Stopping STIM Stops Strokes

Science Signaling  15 Jul 2008:
Vol. 1, Issue 28, pp. ec259
DOI: 10.1126/scisignal.128ec259

Proper responses of platelets in the blood to various physiological signals are essential: Unresponsiveness prevents clotting at sites of wounds, but overactivity can contribute to heart attacks or stroke. Platelets respond to a number of factors, but the various signals all feed into activation of phospholipase C and consequent release of calcium from intracellular stores. Depletion of calcium from the intracellular stores then leads to influx of extracellular calcium. The STIM1 protein (stromal interaction molecule 1) functions in detection of store emptying and activation of store-operated channels that allow calcium entry. Varga-Szabo et al. used knockout mice in which the Stim 1 gene was disrupted to study the role of STIM1 in arterial thrombosis and ischemic brain infarction. The Stim 1–/– animals died a few hours after birth, but the authors were able to transplant bone marrow from the knockout animals to lethally irradiated host mice to study platelet function. In two in vivo models of arterial thrombosis induced by injury, formation of occlusive thrombi was inhibited in the Stim 1–/– animals. Similarly, in a model of ischemic brain infarction induced by restriction of blood flow through the middle cerebral artery, infarct size was reduced in the Stim 1–/– animals. Most animals with the Stim 1–/– platelets stopped bleeding from a wound at the tail tip within about 10 minutes, as did wild-type mice. The response was more variable in the Stim 1–/– animals, however, and about 35% of the animals showed longer bleeding. Because of this relatively mild effect on bleeding, the authors propose that inhibitors of Stim 1 might be attractive as antithrombolitics that could help treat stroke patients without the unacceptable side effect of increased intracerebral hemorrhage. As a caveat, the authors do note that results in the mouse models may not necessarily be directly comparable to the situation in humans.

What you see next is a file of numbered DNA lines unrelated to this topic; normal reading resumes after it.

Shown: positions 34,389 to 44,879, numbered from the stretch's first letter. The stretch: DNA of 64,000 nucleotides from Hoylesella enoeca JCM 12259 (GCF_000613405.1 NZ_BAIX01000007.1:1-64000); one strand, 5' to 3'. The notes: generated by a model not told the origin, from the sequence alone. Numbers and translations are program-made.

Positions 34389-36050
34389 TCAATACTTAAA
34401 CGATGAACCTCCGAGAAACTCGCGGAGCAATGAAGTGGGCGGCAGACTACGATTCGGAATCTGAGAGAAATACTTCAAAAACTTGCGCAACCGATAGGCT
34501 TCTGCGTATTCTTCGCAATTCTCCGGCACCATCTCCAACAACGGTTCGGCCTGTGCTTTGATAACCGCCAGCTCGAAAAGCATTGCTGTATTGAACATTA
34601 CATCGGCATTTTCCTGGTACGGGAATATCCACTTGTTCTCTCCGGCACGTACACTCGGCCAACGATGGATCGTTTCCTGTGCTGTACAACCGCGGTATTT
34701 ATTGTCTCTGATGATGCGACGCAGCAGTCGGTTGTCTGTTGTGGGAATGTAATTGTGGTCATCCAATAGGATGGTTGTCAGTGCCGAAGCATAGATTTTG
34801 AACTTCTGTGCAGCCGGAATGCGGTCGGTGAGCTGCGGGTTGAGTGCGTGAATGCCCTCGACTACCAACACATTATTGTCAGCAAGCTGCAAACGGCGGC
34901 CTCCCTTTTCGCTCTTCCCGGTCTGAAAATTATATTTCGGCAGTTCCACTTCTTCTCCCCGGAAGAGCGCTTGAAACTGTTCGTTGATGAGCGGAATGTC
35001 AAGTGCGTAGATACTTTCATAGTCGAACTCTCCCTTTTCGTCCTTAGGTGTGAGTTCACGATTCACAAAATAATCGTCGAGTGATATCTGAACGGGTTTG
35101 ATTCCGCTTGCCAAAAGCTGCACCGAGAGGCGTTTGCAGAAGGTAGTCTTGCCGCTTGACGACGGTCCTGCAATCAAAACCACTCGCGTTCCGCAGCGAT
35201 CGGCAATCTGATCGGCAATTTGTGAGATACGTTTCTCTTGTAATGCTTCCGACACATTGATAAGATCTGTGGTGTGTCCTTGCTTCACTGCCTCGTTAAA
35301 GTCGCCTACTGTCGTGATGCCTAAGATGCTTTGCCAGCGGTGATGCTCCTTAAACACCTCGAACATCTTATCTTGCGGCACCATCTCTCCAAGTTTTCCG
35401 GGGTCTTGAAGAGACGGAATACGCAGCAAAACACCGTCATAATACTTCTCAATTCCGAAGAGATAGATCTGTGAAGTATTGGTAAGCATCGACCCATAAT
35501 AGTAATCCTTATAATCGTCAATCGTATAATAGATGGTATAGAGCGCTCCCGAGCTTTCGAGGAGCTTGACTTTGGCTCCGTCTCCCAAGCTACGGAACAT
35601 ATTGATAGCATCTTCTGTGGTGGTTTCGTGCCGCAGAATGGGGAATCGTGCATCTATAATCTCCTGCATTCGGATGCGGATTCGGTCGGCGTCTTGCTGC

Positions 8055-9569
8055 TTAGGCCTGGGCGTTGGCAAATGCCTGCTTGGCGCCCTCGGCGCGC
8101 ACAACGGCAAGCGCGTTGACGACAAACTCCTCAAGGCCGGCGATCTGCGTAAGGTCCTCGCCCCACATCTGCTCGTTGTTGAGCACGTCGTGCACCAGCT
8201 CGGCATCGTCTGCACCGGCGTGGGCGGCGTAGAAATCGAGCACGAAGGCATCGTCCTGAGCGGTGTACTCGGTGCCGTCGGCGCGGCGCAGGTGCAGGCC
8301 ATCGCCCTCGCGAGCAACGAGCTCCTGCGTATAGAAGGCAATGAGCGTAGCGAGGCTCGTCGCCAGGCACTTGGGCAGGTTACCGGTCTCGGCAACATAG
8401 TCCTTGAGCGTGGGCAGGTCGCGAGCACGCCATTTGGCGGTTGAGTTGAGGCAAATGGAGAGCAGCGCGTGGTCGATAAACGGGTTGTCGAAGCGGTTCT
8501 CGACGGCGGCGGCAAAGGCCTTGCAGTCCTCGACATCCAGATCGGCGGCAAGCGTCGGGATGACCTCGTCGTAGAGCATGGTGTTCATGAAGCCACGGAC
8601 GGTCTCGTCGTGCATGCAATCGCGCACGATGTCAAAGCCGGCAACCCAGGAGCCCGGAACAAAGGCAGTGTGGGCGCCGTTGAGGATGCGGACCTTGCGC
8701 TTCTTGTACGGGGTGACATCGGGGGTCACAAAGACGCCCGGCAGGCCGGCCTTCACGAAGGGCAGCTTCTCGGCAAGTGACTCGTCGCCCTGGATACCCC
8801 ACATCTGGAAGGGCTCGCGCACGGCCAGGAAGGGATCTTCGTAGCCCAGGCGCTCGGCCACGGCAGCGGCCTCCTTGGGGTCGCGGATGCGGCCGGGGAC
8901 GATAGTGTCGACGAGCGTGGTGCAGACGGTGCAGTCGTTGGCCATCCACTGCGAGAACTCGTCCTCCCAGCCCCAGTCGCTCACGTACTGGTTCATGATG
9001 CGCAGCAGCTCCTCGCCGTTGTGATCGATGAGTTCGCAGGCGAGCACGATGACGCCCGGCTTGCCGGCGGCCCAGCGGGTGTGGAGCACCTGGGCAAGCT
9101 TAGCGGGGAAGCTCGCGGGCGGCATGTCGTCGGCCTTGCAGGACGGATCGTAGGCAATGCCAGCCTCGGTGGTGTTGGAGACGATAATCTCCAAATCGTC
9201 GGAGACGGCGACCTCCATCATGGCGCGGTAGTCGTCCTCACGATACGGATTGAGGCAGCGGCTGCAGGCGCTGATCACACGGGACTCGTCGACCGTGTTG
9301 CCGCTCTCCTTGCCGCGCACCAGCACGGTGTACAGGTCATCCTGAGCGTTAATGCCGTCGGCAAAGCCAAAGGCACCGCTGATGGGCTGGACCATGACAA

D. Varga-Szabo, A. Braun, C. Kleinschnitz, M. Bender, I. Pleines, M. Pham, T. Renné, G. Stoll, B. Nieswandt, The calcium sensor STIM1 is an essential mediator of arterial thrombosis and ischemic brain infarction. J. Exp. Med. 205, 1583-1591 (2008). [Abstract] [Full Text]